No doubt, Qābus clung to his power without recognizing any external voices. The historians say that Qābus's cruelty and bloodthirsty rule, coupled with a particular animosity toward those who did not share his strong Sunni teachings, aroused much resentment among his subjects. His arbitrary government culminated in the execution of the governor of Astarābād for his alleged Mo'tazelite convictions. A rebellion of his troops cost him control over his capital, Gorgān City, and the rebels raised his son Manučehr (1012-29), while Qābus was persecuted to Besṭām on Ray-Khorasan Street. Although Qābus abdicated his power, the insurgents feared him, and in 1012 they tried to kill him by being exposed to the icy winter conditions.
Qābus is the most famous Ziyarid ruler because of its cultural and literary importance (Bosworth, 1978). His military achievements were mediocre, while his reign was indeed tyrannical. But Qābus was a fine scholar in both Arabic and Persian, a clever poet in both languages, and famous for his leadership of the epistle; A collection of his Arabic writings (rasā'el) is preserved. He also had a reputation as an expert calligraph and as an authority for astrology. His extended exile among the Samanids brought him into contact with some of the brightest luminaries of Bukhara and Nishapur, and the Samanid context ensured Qābus's glory. Ṯa'ālebi (d. 1037-8) praises him as an excellent littérateur and scholar as well as Maecenas. Biruni (973-after 1050) visited the Ziyarid court soon after Qābus' re-establishment of the throne in 998 and composed around 1000 the Al-Āṯār al-bāqiya, which he dedicated to his patron.When, in 1013, Ebn Sinā (980-1037) left his native Khwarazm for Gorgān, he sought the Ziyarid patronage, but Qābus had just died. Outside Gorgān city stands his Mausoleum, the Gonbad-e Qābus. Qābus itself supervised its construction between 1006 and 1007, and the high cylindrical brick tower is one of the most famous monuments of Iranian architecture.
Qābus successor Manučehr received the tribute of Falak al-Ma'āli from the Abbasid Caliph Qāder (r. 991-1031). But Ghaznavids controlled Khorasan, and their power now expanded into the Caspian region. Sultan Maḥmud represented the cause of the brother Dārā b of Manučehr. Qābus (1035-49), who had been at the refugee court Ḡazni during her father's life. Ma'mud threatened to support Dārās throne claim and send him an army. Manučehr bought himself by promising the Ghaznavids an annual tribute of 50,000 dinars, and sealed the agreement with the marriage of a ma'mud's daughters.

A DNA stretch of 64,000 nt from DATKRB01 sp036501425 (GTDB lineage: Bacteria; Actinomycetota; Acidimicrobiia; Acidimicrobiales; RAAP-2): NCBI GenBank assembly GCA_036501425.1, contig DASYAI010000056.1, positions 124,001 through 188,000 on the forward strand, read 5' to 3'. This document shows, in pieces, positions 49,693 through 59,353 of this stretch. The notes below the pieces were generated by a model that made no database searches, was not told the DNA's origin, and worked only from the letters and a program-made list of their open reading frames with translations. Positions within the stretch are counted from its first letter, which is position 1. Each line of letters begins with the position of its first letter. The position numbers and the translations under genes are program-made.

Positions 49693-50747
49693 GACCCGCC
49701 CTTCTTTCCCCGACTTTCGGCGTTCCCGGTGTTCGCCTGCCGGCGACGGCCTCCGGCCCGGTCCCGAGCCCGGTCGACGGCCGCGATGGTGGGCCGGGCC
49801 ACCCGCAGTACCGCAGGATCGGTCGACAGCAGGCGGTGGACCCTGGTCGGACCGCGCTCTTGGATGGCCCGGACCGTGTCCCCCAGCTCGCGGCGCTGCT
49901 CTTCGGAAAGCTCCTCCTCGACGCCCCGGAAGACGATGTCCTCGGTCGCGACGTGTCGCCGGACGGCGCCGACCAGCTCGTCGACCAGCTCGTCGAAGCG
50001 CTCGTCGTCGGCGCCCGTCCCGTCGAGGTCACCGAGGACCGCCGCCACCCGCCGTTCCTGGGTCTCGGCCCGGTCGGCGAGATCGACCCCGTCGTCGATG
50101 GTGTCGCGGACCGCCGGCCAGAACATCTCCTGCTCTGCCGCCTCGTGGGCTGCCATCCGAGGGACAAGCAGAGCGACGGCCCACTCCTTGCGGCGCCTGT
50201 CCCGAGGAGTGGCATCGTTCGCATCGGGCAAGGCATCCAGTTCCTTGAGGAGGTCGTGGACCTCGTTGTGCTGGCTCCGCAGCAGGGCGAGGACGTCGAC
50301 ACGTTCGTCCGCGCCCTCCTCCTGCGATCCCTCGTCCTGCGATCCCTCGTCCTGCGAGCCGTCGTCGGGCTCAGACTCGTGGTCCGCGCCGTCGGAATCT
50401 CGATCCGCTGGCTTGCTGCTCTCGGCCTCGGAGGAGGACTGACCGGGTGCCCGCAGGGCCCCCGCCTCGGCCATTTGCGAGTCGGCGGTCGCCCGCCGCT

Borj-e Ljm is a tomb tower from time
of Ziyarid ruler
After that, the Ziyarid ruler was no longer an independent ruler. Manučehr had indeed become a Ghasnavid governor (wali), and occasionally sent troop contingents to Ma'mud's military campaigns. But in 1029, shortly before the death of Manučehr and Maḥmud, the Ziyarid felt threatened again when the Ghasnavids conquered the merchant Majd al-Dowla, and he paid a heavy compensation to the Sultan for a possible Ghasnavid invasion (Nāẓim, pp. 78-79). It is unknown whether Manučehr shared the cultural interests of his father and continued with the patronage of scholarship and the arts. However, there is no proof that the Ghaznavid poet Manučehri (fl. 1031-1041) derived his Penname (taḵallos) from a stay at the Ziyarid Court.
Manučehr's young son, Anušervān (1029-35), was confirmed in 1029 by Maḥmud as successor of his father, with the determination of the continuous recognition of the Ghaznavids. But from 1032 to 1040 these youths were excluded from a maternal relative, Abu Kālijār b. Vayhān. When Abu Kālijār in 1035 with his tribal payments, Mas'ud b. Maḥmud (r. 1031-1040) mounted a large-scale invasion of Gorgān and Ṭabarestān and wild sacked Āmol. Abu Kālijār agreed to resume tribute payments. While Anušervān seems to have conquered his princely power, even though the end of the Ghaznavid was near. Between 1041 and 1042, the Saljuq Sultan Ṭoghril Beg (r. 1043-63) first invaded Khorasan from Mas'ud and then penetrated into the Caspian countries, so that the Ziyarids became the tributaries of the great Saljuqs.
The last decades of the Ziyarid rule are very dark, and apparently Manučehr was the last Ziyarid to spend his own coin. Both Anušervān and Abu Kālijār seem to have died between 1049 and 1050. The last confirmed Ziyarid is'Onṣor al-Ma'āli Kaykāvus b. Eskandar b. Qābus (around 1087, see KAYKĀVUS), the famous author of the Qābus-nāma, named after his famous grandfather. Statements in the Qābus-nāma suggest that Kaykāvus has spent much of his early life away from the Caspian region, first in Ḡazni in the service of the Ghaznavid Mawdud b. Mas'ud (1041-48), and then Arrān in the Shaddadid Abu'l-Aswār Šāvor b. Fażl (R 1049-67). Kaykāvus is said to be successful after his son Gilānšāh (about 1080 - ca. 1090). But he is a completely shadowy figure and may have been overthrown by the Isma'ilis of the Alborz region, which brought the Ziyarid dynasty to its end. 1090.
|ziyarid tree of ruler|